Last summer I worked to rewrite learning outcomes of Biology 12 into “I can” standards and move away from point collection. I wanted to have student friendly language that described what the student should be able to do by the end of the course. I say by the end of the course, as all standards are in play all semester and students may demonstrate mastery of standards at anytime.
I divided the standards into core (students need to show mastery in all these for B range) and advanced (into the A range). I decided on this division based on what students have struggled with in the past. When we cycle back (as I do several times throughout the course of the semester), some students have breakthroughs and are able to put it all together in a flash.
We established 4 levels for the standards: Mastery, Progressing, Starting, and No Evidence.
I then gave all the standards to students in a duo-tang so they could track their progress throughout the semester.
Students used highlighters to track themselves (red=stop, yellow=caution, green=go) and the duotangs were the catalyst for our “hot seat” conversations as a student headed into an assessment.
Example of standards for cell biology unit:
A1. I can recognize and explain the function of each organelle. I can relate the role of the organelle to parts of the body.
A2. I can look at micrographs and diagrams of organelles and correctly id them.
A3. I can write, work with and explain the balanced chemical equation for cellular respiration.
A4. I can explain how organelles function to compartmentalize the cell and move proteins and lipids through the cell.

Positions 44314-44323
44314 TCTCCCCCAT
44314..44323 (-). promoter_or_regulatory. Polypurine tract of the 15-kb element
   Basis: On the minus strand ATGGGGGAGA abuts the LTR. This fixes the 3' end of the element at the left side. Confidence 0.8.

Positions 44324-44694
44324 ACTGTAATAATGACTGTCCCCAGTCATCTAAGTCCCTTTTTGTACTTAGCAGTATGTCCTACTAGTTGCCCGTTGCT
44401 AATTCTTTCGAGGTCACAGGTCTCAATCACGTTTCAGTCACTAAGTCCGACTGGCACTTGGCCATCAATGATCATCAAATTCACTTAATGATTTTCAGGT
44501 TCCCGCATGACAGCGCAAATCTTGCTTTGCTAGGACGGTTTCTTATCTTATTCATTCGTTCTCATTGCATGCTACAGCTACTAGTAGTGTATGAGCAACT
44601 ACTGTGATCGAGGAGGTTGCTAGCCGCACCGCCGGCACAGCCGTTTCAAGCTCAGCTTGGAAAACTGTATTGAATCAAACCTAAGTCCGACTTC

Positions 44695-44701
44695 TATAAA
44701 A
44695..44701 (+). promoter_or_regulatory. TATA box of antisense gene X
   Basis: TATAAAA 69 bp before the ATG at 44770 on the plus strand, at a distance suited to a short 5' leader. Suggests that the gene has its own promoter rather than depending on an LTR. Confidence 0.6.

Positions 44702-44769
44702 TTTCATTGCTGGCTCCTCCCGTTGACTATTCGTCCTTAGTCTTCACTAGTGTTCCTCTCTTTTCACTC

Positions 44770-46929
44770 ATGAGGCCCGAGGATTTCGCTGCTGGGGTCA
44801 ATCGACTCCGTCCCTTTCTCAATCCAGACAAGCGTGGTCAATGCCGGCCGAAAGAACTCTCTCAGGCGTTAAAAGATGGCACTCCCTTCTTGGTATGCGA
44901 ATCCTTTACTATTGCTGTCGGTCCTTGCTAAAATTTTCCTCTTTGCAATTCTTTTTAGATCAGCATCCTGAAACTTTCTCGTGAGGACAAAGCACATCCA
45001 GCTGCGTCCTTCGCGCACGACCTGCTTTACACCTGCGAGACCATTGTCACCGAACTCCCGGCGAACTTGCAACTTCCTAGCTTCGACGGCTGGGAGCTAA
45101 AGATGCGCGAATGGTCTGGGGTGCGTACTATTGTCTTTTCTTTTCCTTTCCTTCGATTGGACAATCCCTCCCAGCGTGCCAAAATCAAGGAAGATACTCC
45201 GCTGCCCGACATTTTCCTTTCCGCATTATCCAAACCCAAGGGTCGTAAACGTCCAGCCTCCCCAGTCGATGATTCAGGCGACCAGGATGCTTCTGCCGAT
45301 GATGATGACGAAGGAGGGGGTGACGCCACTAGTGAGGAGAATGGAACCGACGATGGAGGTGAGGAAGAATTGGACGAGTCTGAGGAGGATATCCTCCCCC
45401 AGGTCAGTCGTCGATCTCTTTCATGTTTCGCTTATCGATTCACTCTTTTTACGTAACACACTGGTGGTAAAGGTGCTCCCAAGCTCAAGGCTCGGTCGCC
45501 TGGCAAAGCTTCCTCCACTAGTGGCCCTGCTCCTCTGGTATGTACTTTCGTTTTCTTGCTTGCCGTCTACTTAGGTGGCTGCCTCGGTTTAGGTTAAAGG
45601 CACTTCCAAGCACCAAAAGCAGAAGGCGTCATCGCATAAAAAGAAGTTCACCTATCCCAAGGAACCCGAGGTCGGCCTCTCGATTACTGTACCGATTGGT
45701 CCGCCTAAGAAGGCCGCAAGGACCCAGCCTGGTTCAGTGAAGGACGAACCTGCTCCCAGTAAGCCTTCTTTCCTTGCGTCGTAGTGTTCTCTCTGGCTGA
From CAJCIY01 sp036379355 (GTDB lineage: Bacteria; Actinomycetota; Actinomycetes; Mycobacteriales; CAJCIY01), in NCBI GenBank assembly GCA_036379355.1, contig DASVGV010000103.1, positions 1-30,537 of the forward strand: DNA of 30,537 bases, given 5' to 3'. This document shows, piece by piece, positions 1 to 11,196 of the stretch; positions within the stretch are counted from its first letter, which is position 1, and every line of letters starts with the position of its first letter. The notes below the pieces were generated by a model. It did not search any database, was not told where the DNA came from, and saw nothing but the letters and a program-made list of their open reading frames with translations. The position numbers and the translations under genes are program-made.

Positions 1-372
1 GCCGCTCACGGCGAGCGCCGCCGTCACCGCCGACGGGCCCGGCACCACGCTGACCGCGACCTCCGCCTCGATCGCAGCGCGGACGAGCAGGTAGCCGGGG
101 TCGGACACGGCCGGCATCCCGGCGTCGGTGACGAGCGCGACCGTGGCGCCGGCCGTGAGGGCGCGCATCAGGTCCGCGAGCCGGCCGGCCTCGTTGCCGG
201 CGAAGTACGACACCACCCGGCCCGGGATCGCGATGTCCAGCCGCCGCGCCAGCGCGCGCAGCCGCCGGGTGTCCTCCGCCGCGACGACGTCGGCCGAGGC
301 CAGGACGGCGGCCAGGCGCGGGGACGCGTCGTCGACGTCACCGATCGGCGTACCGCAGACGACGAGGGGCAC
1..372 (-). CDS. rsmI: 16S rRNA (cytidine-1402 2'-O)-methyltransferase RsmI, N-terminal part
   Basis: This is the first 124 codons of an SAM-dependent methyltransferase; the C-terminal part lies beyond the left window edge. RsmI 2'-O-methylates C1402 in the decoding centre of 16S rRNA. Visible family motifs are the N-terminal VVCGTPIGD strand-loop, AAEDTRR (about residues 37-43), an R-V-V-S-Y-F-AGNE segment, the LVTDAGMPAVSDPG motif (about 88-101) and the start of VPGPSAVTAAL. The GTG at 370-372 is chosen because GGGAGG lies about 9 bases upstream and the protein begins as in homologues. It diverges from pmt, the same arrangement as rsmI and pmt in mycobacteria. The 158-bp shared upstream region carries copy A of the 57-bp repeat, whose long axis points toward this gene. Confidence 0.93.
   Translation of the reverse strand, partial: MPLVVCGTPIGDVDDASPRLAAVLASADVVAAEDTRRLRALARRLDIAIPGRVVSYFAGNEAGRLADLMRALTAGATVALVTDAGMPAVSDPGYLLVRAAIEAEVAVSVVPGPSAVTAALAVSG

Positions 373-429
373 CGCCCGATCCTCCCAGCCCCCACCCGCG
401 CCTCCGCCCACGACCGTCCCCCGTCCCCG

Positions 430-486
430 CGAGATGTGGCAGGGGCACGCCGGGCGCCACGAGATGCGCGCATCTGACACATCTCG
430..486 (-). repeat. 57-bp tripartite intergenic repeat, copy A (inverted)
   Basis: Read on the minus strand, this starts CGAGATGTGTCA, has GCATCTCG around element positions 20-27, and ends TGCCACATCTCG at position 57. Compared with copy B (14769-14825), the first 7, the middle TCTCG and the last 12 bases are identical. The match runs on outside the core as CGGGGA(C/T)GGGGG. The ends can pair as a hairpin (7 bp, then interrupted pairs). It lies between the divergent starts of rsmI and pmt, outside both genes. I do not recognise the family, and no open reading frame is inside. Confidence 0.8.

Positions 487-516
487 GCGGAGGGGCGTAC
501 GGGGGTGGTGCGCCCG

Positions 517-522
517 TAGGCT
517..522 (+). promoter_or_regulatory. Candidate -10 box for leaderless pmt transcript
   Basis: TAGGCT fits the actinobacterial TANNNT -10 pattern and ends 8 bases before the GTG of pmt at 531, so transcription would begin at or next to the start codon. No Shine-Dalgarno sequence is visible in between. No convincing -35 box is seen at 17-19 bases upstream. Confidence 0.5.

What worked well:
1. Students used standards to have conversations with each other.
2. Students could ask for help in specific areas.
3. Students have a strong awareness of where their weaknesses and strengths lie.
4. Students focused on what they could do rather than on their mark.
What I want to improve:
1. How to do justice to the standards and generate a meaningful percentage.
2. Standards are still too “raw” and obvious, which leads to students consuming content in bite size pieces rather than knitting it together into something of more depth, interest and meaning.
3. Find a way to use standards to communicate with parents in a meaningful manner.
4. Let go of more of the trivia of the course and replace with enduring understandings.
5. Increase my confidence when working with SBG. I still was shaky on how exactly it was going to work; students DO NOT like that.
Note: My work on Standard Based Grading is modified, blended and adapted from @kellyoshea, @samevns, @bennettscience and @mrsebiology and I thank them for their diligence in documenting and sharing their work.